The love story between the content and the video has been forged little by little. It is more than obvious that the content maintains an idyll with the video that will last (we do not know if forever) at least many years. And this relationship appeals to Internet users so much that audiovisual material already accounts for 78% of all content consumed on the network. Something that brands, companies, businesses and people can not continue to ignore.
100 million Internet users consume video every day. 9 out of 10 see the videos of the brands that follow and 65% of them end up visiting the web after doing so. Almost half of Internet users aged 25-54 share online videos that already account for 50% of all mobile traffic. In 2018 it will represent 84% of all Internet traffic.
Consuming video does not require any type of effort on the part of the user (that we recognize, it is something vague by nature). Just press play and look. Audiovisual content is infinitely more entertaining than reading a text and draws the user’s attention for much longer.
Videos are more likely to be shared than any other content. Especially those with emotional content and humor. But, eye! Never tell an agency “I want a viral”. Virals are not born, they are made. What matters is knowing your audience enough to give you exactly what you want. And they will be the ones who decide if they share it and how much. But to start working, keep in mind one fact: 90% of the videos that are shared contain stories that appeal to emotions (whether positive or negative).
90% of online shoppers say that the video helps them in the purchase decision and 85% is willing to buy in pages where there are videos because audiovisual content makes the product more attractive and helps them understand it. In an Email Marketing strategy, the inclusion of video is almost magic: it increases the opening rate by 5.6%, the CTR by more than 96% (according to Implix), and decreases the drops by 75% (according to Forrester Marketing). In the case of landing pages, conversions increase by 80% when they include videos.
In one minute of video, the same information as in 1.8 million words. The video allows you to explain your message with many more resources and in a much more creative and emotional way. The images, sounds, editing and voiceover are much more effective in telling your story. In addition, it is proven that 80% of users remember a brand much better after having consumed videos of it.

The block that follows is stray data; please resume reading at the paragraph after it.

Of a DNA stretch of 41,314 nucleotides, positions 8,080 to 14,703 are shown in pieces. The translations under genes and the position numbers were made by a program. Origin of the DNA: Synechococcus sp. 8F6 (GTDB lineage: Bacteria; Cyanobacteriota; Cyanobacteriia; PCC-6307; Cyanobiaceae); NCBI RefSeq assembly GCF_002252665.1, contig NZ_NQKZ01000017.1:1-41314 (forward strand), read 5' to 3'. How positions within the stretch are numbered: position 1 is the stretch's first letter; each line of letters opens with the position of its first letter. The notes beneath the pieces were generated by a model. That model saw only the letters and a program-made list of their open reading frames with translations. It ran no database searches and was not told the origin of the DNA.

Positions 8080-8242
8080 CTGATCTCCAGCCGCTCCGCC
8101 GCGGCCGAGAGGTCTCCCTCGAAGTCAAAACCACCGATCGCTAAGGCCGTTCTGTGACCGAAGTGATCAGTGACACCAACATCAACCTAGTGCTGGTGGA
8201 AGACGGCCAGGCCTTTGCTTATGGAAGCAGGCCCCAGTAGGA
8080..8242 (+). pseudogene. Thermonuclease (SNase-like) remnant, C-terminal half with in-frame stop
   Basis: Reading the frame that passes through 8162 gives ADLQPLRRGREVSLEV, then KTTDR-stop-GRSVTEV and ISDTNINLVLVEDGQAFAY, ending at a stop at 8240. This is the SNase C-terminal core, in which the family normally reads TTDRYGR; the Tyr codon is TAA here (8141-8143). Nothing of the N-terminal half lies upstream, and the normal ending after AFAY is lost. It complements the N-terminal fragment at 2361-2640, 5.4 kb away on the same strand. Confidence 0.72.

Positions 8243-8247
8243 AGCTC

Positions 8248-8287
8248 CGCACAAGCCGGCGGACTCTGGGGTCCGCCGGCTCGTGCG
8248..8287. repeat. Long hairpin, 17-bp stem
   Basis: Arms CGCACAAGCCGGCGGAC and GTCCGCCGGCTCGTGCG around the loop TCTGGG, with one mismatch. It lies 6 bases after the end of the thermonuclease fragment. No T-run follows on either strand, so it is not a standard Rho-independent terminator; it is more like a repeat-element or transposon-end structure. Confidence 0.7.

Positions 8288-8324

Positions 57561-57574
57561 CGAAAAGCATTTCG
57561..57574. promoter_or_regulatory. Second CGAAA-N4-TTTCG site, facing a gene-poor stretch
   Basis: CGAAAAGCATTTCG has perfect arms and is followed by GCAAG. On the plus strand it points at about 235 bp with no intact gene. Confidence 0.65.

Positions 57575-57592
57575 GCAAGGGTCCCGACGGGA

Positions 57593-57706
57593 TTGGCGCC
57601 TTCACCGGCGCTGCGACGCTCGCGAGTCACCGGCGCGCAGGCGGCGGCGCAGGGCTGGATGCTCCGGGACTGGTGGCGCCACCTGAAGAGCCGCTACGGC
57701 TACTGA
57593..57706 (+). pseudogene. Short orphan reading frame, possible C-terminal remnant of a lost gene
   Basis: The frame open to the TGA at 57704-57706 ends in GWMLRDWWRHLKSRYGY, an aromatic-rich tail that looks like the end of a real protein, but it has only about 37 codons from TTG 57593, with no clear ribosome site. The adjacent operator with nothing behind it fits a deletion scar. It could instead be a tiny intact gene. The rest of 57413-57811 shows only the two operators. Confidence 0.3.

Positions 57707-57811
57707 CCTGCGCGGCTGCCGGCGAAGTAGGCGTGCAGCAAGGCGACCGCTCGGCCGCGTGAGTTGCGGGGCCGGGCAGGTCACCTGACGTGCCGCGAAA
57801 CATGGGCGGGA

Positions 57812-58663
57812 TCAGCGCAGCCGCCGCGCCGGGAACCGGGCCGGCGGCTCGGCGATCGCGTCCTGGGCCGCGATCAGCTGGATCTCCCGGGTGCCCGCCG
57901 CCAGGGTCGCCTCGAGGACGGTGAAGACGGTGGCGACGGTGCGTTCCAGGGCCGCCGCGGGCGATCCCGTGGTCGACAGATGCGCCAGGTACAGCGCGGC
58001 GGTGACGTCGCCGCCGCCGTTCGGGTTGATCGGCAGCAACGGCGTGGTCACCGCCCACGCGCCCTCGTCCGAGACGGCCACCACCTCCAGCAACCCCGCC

As the videos capture the attention -increasing the time of permanence in our page- and they are shared, they benefit the natural positioning. Specifically, they are 50 times more likely to appear on the first page of Google than any other content (according to Forrester Research). A user can spend 5 minutes consuming videos on the site of a brand from their tablet (it is the device where they are most consumed) and three minutes on smartphone.
Surely you’ve noticed that you yourself-or many people you know-watch TV less and less to consume series and online content. Well, this perception already has figures. 42% of online video users admit that they see less television than before. In addition, the prime time of both audiovisual contents coincide-from 2:30 pm to 3:30 pm and from 10:00 pm to 11:00 pm-, which predicts that this trend will end up becoming a real competition.
When we talk about Video Marketing, we do not necessarily refer to large audiovisual productions. Making Video Marketing is not hanging the TV spot on YouTube or making a display with it. The audiovisual pieces must be designed specifically for digital. And while a campaign video requires a professional production to carry it out, the video content of your blog or social networks can be as homemade as your users’. From uploading a product tutorial to YouTube recorded with a mobile phone -that is, with a tripod and something funny- to small funny or explanatory audiovisual pills with any of the dozens of mobile applications (Vine, Instagram, Cameo, MixBit, etc.) very easy to use and that allow editing, putting filters and adding music and texts from your smartphone.
The users are already consuming video (you upload yourself to the car or not). And social platforms know this and act accordingly. After buying Vine, at the end of January, Twitter opened the possibility to record, edit and share 30-second videos from their app.
Snapchat, for example, is reaping great success (with more than 100 million users) thanks, in large part, to its functionality of videos that self-destruct a few seconds after being seen. It even allows to retransmit live in a chat. Facebook, also aware of the importance of online video, has bought the startup QuickFire Networks, which compresses videos to reduce the consumption of data by its users.
Online video – and consequently use it for our marketing strategies – is a revolution underway that in 2018, according to forecasts, will represent 84% of Internet traffic. A revolution that connects you with your audience, speaking the same language as them, creating the content that interests them and in the format they like.